# If you can prove $\bot$, why are you allowed to conclude anything?

I understand that $$\bot \rightarrow A$$ is a tautology, but I dont fully understand what it means that you can conclude anything after proving/assuming $$\bot$$.

For example:
Premise: $$(A\rightarrow B)\rightarrow\bot$$
Goal: $$A\land(B\rightarrow\bot)$$

You can prove this by considering the cases $$B$$ and $$B\rightarrow\bot$$.

So consider the case where $$B$$. Now, all conclusions that we make depend on the fact that $$B$$, right? So if we can conclude $$A\rightarrow B$$, we actually have $$B\rightarrow (A\rightarrow B)$$?

So since $$B$$, we can in fact conclude $$A\rightarrow B$$. And since we know that $$(A\rightarrow B)\rightarrow\bot$$, we can use modus ponens and conclude that $$\bot$$, so then i guess $$(B\rightarrow\bot)$$?

Here is the part I dont understand:
We proved $$\bot$$, which implies $$A\land(B\rightarrow\bot)$$, but I dont understand why.

Is it because $$\bot\rightarrow A\land(B\rightarrow\bot)$$ is a tautology? Therefore we can put anything on the righthand side, and since $$\bot$$, it must be that $$A\land(B\rightarrow\bot)$$

For example if you had $$A$$, you couldnt just say $$A\rightarrow C$$ or $$A\rightarrow Y$$, because those might not be tautologies.

I guess the concept of $$\bot$$ (false) being true is also making this confusing.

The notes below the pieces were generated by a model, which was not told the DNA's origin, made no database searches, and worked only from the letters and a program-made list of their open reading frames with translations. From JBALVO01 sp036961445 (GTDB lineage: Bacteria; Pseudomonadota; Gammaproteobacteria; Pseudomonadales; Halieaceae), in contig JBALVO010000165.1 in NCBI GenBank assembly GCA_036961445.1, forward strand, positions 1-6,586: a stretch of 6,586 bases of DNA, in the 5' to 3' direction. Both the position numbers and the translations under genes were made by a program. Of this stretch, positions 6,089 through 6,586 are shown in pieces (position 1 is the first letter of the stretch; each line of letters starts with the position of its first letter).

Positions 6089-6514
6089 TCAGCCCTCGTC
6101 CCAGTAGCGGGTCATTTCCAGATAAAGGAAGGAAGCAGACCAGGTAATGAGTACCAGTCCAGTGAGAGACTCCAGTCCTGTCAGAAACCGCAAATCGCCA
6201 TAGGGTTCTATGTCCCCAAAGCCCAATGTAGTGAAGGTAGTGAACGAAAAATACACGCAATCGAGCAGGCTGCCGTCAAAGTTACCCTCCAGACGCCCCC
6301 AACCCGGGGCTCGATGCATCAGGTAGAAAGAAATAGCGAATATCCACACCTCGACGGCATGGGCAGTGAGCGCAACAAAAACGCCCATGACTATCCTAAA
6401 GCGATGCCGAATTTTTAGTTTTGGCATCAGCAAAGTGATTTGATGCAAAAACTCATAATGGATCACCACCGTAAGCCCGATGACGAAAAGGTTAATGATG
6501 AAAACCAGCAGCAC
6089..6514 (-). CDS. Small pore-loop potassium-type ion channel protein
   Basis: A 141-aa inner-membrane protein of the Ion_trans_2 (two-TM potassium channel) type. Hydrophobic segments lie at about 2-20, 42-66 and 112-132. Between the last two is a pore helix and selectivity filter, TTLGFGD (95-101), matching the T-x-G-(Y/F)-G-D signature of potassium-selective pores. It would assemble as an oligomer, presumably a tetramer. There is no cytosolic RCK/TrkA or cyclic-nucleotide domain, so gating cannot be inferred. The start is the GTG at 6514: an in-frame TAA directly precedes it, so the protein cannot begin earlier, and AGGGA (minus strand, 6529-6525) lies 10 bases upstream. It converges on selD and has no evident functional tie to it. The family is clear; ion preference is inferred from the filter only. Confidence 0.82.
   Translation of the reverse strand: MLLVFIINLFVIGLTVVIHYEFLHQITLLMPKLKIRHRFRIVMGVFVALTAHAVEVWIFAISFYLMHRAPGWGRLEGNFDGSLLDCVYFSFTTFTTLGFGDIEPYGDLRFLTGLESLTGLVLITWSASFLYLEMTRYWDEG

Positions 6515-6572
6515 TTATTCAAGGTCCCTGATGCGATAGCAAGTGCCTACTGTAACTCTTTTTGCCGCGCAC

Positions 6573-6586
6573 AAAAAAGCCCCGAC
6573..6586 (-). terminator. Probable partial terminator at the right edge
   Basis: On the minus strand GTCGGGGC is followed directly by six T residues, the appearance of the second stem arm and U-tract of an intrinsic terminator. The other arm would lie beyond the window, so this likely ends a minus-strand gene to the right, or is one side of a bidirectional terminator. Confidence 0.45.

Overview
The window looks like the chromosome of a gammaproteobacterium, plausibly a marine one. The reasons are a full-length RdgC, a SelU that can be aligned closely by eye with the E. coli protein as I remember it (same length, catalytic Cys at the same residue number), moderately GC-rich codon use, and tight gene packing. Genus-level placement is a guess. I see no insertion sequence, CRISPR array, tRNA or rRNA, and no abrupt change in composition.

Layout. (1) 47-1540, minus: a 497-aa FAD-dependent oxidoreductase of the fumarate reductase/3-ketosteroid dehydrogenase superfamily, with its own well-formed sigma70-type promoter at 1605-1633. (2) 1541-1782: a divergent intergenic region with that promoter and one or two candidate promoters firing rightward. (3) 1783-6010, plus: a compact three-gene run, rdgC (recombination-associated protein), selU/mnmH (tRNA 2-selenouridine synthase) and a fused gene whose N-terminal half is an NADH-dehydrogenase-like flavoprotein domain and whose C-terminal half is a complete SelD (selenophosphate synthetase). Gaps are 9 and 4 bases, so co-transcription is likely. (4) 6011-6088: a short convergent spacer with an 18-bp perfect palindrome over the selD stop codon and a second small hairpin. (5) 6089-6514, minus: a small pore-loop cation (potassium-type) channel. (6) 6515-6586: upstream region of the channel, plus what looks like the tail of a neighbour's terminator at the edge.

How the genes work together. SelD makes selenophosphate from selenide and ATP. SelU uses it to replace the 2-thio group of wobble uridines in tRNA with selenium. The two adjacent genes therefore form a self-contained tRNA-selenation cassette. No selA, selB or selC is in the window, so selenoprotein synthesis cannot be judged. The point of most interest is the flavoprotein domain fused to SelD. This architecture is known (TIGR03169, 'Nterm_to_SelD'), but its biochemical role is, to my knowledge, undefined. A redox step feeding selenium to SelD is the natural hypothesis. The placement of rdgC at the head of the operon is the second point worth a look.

• As a statement of the principle of vacuous truth, you may find the tautology $\neg B \to (B \to A)$ easier to work with than $\bot \rightarrow A$. In other words, if $B$ is false, then the implication $B\to A$ must be true. The consequent $A$ will not necessarily be true, however. Jun 2 at 16:40

Given that $$\bot \to A$$ for any $$A$$ is a tautology, if you have $$\bot$$, concluding $$A$$ is simply an application of modus ponens on $$\bot \to A$$ and $$\bot$$.
• What does it mean to "Have $\bot$"? Does it mean that $\bot$ is true? How can false be true? Jun 2 at 12:28
• It means assuming/proving $\bot$, as you wrote in your first paragraph. We could for example have gotten that from $A \to B$ and $(A \to B) \to \bot$. Jun 2 at 12:30
• We will never get that $\bot$ is true as the final conclusion without further assumptions, as long as our mathematical system is consistent that is. It will always depend on assumptions, which we can then conclude do not hold true. Jun 2 at 12:35
• But if it cant be that $\bot$ is true, how could you infer $A$ from $\bot\rightarrow A$, if $\bot$ cannot be true? Jun 2 at 12:38
• You can infer it by having it depend on the hypothesis that $\bot$ is true. The situation where "If $\bot$ is true" will simply never happen, but it is still valid to say "If $\bot$ is true then $A$ is true". Jun 2 at 12:42